• Getting all parties together to understand challenges and agree a way forward early in the process builds engagement and common understanding, which is key to achieve large-scale change.
  • Adopting new approaches has supported greater connectivity and dialogue between national and place-based partners around what is needed to bring the changes we seek into reality.

Increasing trust among stakeholders and the rich insights gained through honest conversations have opened doors to new opportunities and stronger connections between the health and the sport and physical sectors.

The lessons we learnt

Thinking and acting in this way has, at times, felt challenging and confusing, but also liberating, inspiring and, ultimately, a big and powerful shift in our partnership approach.

The outcomes to date see us wanting to amplify and accelerate the progress we have made by continuing our innovation and transformation journey in this area with partners across the health and sport and physical sectors.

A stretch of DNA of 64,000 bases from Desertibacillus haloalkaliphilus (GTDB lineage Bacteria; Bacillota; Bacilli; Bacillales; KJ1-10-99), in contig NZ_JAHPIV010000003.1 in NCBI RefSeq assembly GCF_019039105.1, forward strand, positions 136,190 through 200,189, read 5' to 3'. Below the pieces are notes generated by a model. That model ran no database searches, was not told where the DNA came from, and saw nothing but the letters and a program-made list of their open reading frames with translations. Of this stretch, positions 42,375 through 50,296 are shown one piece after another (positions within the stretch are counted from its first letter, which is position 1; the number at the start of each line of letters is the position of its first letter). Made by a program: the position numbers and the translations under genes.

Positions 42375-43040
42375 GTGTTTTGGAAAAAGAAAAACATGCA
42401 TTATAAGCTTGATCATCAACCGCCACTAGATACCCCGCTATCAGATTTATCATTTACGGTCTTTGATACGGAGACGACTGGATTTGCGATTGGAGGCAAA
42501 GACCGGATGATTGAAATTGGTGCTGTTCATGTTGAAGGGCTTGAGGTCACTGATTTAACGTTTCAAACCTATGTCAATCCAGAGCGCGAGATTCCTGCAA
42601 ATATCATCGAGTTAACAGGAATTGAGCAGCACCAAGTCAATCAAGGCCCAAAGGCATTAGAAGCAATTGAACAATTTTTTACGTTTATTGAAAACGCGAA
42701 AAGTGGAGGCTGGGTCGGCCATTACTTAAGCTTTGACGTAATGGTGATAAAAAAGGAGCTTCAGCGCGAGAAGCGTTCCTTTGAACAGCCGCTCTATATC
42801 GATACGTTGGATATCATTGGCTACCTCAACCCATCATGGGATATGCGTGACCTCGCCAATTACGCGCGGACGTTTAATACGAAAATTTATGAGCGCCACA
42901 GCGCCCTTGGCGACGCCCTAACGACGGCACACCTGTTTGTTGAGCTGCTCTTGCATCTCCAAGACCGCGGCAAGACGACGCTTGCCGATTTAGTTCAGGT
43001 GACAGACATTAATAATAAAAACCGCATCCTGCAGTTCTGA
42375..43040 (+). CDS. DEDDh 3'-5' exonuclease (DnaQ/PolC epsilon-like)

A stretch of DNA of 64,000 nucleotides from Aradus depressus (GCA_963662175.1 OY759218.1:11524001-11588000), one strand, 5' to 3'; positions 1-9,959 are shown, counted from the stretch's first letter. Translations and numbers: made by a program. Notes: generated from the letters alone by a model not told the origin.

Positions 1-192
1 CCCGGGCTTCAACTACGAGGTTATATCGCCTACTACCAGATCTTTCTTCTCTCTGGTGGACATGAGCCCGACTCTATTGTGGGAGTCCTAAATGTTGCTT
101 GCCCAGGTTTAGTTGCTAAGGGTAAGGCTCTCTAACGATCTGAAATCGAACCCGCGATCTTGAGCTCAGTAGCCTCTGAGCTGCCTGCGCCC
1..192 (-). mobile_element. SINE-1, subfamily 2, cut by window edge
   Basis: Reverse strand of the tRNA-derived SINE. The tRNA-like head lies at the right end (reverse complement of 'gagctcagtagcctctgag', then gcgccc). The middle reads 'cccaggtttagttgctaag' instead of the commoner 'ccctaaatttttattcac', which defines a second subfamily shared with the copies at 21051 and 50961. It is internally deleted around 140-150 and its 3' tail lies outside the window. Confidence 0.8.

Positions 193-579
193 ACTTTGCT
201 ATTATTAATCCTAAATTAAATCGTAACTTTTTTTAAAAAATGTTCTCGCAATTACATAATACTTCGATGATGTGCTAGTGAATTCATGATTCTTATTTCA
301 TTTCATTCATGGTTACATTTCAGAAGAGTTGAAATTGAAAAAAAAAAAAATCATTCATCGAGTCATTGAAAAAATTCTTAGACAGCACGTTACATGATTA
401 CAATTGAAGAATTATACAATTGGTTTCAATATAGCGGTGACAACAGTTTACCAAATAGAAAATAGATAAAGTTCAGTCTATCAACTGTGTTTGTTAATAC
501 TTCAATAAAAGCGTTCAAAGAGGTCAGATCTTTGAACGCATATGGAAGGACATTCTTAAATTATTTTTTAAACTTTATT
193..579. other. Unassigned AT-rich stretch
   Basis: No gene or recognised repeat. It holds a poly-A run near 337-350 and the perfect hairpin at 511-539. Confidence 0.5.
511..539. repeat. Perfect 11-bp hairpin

Here’s my advice to others embarking on similar work, based on our learning.

  • Prioritise relationships and connections.
  • Be explorers rather than experts - ask questions, listen and learn from others.
  • To build engagement, create a compelling story about the change you are seeking.
  • Build a multi-disciplinary team to help make sense of what you’re learning.
  • Embrace uncertainty – focusing on the next couple of steps instead of the whole road will help you keep moving forward.

This has been a truly rich and rewarding experience.

Throughout, we have been guided by a strong commitment to supporting people to enjoy the benefits of physical activity, and the potential to build healthier lifestyles by embedding activity in healthcare settings.

There is still more to do, but we are excited by the challenge and will continue to evolve our approach to make it happen.